Theodor Kirchner was a highly regarded musician, composer and arranger whose career sadly did not live up to expectation simply because of personal failings. The trio arrangements of Schumann’s Studies in Canon date from 1888. In this arrangement for violin, violoncello and piano the imitative and canonic features of the music are very evident in the sharing of the lines between the instruments. The German word ‘Innig’ which means ‘heartfelt’ is used to describe the mood of the music at the beginning of the movement although the music editor has favoured the use of Italian terms in the score detail. The Studies in Canon Opus 56 of Schumann are perfect pieces for the music student because they refererence music of the past with the chromatic language of the romantic period and are appealing to play. The Opus 56 collection can be appreciated on so many levels and the pieces exist in a number of different arrangements. This is music that re-invents J.S.Bach style than directly imitating or copying it. The playback score or realisation is clearly not as nuanced as a live performance. The texture is straightforward to understand in that there are two melodies exploring the canonic and imitative aspects of the music, a chordal accompaniment and a bass line. The realisation plays at 72 eighth (quaver) notes to the minute in the first section from bar 1 to 19 and then 80 eighth notes for the remainder of the movement with the occasional slowing down or rit. The performance practice associated with the Study in Canon No. 4 also varies adding further interest to the music’s study. The score detail in place in the sheet music score is particularly relevant to the tonal qualities of modern instruments. Managing the tempo through the playing of the whole piece is one of the challenges of a performance and more than one approach can be employed. The dynamic range is an additional aspect of the performance that can be explored. It is necessary to have an understanding of the strong chromatic element in the music which is particularly evident in the bass line and the chordal accompaniment. In addition to Schumann’s the original composition for pedal piano there are many arrangements of the Opus 56 collection namely Georges Bizet’s for piano duet and Claude Debussy’s for two pianos. Players need to pay attention to the rhythmic detail and the chromatic detail. The mordents have been written out in the video score which can be viewed on our YouTube channel although symbols are used in the sheet music score. The use of the sustaining pedal whilst recommended has not been indicated in the sheet music score. The small decorative notes in the turns in bars 17, 19 and 65 do not sound in the video score or realisation. Instrument players will need to ensure that the reading of the notes and accidentals is accurate as the chromatic element is a strong feature There is also opportunity to explore tempo rubato in a performance. In romantic music this refers to the give and take (speeding up and slowing down) as far as tempo is concerned. There are many recordings to explore of the trio arrangements and it would be well worth some time listening to a sample of the different versions that exist.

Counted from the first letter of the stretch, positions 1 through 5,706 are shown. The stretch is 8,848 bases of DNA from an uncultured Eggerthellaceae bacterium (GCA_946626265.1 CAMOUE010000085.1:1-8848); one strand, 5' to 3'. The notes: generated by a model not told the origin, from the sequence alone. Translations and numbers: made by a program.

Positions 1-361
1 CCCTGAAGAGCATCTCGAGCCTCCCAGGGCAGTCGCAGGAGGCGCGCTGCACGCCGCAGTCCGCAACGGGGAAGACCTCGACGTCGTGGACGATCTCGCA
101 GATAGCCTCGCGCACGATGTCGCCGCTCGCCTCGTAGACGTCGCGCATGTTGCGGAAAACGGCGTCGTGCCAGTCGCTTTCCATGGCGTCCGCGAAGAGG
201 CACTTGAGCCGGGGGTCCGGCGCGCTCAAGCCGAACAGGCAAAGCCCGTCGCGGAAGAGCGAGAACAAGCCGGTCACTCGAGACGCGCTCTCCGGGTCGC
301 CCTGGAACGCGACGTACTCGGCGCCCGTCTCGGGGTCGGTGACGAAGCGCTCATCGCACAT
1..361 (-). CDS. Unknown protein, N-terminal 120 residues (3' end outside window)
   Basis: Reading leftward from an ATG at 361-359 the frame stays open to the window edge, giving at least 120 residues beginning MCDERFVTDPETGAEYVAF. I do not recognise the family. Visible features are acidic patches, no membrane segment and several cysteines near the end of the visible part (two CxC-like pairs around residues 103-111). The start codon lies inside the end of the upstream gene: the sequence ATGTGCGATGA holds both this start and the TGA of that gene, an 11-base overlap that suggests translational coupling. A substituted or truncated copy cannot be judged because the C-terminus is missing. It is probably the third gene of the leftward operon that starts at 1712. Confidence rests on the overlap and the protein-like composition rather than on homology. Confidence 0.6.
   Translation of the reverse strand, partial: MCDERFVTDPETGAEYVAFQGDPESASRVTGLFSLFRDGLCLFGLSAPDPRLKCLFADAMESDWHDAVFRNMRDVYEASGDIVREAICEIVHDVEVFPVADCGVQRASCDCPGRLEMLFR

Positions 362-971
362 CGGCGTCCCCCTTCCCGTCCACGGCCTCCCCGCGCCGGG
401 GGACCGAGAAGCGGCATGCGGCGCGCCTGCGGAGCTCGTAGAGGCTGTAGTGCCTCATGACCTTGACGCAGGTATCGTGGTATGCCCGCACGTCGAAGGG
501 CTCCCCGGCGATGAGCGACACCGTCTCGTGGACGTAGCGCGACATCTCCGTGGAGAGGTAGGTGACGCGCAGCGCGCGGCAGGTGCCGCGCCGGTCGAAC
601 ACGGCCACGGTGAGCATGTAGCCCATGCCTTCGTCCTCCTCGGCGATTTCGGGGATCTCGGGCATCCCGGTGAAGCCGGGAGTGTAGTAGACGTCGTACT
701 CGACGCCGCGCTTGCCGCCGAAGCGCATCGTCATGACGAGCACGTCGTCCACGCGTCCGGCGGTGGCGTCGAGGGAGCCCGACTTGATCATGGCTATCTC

The mp3 accompaniment downloads available enable players to enjoy an ensemble music experience playing the violon part as a solo. The piano and violoncello sound in the accompaniment. Accompaniment 1 plays at 68 eighth (quaver) note beats to the minute in the first section and then 72 eighth (quaver) note beats to the minute from bar 20. Accompaniment 2 plays at 72 eighth (quaver) note beats to the minute in the first section and then 80 eighth (quaver) note beats to the minute. Accompaniment 3 plays at 76 eighth (quaver) note beats to the minute in the first section and 84 eighth (quaver) note beats to the minute. Accompaniment 4 plays at 80 eighth (quaver) note beats to the minute in the first section and 88 eighth (quaver) note beats to the minute. Accompaniment 5 plays at 84 eighth (quaver) note beats to the minute in the first section and 92 eighth (quaver) note beats to the minute. There is a two bar eighth note (quaver) count in to the sound of a woodblock.